Illustration by Kiera Smith/Crosstown

After Near Collapse, L.A.’s Building Sector Begins to Rise

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Note: This article first appeared on Crosstown and is shared with their permission in partnership with Los Angeleno. You can subscribe to Crosstown for crime, traffic and air quality news here.

Number of construction permits growing, but still below pre-pandemic level.

After nearly seizing up during the COVID-19 shutdown, the pace of new construction in Los Angeles — a key driver of the local economy — has risen steadily over the past few months.

Mayor Eric Garcetti ordered the closure of restaurants, bars, theaters and many other businesses on March 15. The effects were instantaneous: April marked the lowest point for building permits issued by the City of Los Angeles in at least a decade, when the region was still mired in the depths of the Great Recession.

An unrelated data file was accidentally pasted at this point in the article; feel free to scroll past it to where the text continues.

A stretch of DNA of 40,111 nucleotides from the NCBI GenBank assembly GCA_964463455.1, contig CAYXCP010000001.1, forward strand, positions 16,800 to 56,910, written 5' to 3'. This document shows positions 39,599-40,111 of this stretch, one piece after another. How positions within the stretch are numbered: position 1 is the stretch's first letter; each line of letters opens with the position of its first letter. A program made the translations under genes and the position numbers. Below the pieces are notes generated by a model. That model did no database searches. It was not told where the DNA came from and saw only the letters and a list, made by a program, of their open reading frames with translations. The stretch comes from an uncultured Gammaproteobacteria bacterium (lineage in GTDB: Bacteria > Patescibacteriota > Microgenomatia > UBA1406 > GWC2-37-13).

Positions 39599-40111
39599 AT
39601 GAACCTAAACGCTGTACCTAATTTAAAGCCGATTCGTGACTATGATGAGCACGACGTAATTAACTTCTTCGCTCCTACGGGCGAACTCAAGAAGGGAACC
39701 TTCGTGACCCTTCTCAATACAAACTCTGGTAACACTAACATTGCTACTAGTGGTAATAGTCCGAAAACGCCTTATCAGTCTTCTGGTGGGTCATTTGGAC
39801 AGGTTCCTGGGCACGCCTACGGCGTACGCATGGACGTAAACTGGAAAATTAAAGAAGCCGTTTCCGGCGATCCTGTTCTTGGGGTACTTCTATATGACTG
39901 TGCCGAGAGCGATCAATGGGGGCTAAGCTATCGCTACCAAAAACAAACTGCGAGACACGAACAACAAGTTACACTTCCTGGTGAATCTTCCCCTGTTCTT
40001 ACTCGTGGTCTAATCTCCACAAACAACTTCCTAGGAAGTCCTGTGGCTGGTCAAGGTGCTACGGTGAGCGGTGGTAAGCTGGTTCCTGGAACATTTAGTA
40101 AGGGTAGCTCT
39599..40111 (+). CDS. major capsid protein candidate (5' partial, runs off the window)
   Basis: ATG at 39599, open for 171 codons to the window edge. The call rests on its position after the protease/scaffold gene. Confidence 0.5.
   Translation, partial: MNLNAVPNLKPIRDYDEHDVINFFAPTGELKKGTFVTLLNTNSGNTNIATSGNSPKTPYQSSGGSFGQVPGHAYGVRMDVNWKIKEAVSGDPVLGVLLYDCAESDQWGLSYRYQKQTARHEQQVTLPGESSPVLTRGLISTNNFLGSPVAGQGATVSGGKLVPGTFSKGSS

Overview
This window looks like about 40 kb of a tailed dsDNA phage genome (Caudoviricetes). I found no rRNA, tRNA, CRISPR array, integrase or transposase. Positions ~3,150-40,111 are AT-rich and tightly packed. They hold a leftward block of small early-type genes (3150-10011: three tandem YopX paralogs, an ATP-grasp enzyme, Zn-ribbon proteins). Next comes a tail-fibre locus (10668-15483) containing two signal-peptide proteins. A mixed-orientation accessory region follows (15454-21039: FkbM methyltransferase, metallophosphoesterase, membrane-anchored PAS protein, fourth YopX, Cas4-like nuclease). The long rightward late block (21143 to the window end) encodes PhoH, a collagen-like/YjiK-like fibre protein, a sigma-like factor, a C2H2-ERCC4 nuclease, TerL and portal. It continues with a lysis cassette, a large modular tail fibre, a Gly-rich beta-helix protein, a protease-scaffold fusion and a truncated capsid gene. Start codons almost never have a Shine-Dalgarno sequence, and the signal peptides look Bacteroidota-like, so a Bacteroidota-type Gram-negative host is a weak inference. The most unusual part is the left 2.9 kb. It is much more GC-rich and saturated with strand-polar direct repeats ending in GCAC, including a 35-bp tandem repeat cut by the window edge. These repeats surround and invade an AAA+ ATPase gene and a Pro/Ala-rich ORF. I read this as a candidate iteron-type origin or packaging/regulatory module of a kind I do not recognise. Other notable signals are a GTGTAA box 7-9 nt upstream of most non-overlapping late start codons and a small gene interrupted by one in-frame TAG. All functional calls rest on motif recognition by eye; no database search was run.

That month, the city issued 6,644 building permits, a drop of 57% from just three months earlier, according to data from the city’s Department of Building and Safety. The 129 permits for new buildings and homes in April were down 67% from the level in January.

Though the volume of permits has picked up considerably since the spring, it remains stuck below pre-pandemic levels. In July, there were 11,460 permits issued, or 27% below the January total, according to the LADBS. (Full data from August is not yet available.)

The buoyant construction sector has been one of the consistent bright spots in the Southern California economy, helping to drive down unemployment and raise wages. The industry employs between 100,000 and 150,000 people across the county, according to the Los Angeles Economic Development Corporation. Any slowdown in building also threatens to dent efforts to address the region’s chronic housing shortage — which has fueled rising unaffordability and homelessness.

Read more at Crosstown.

Los Angeleno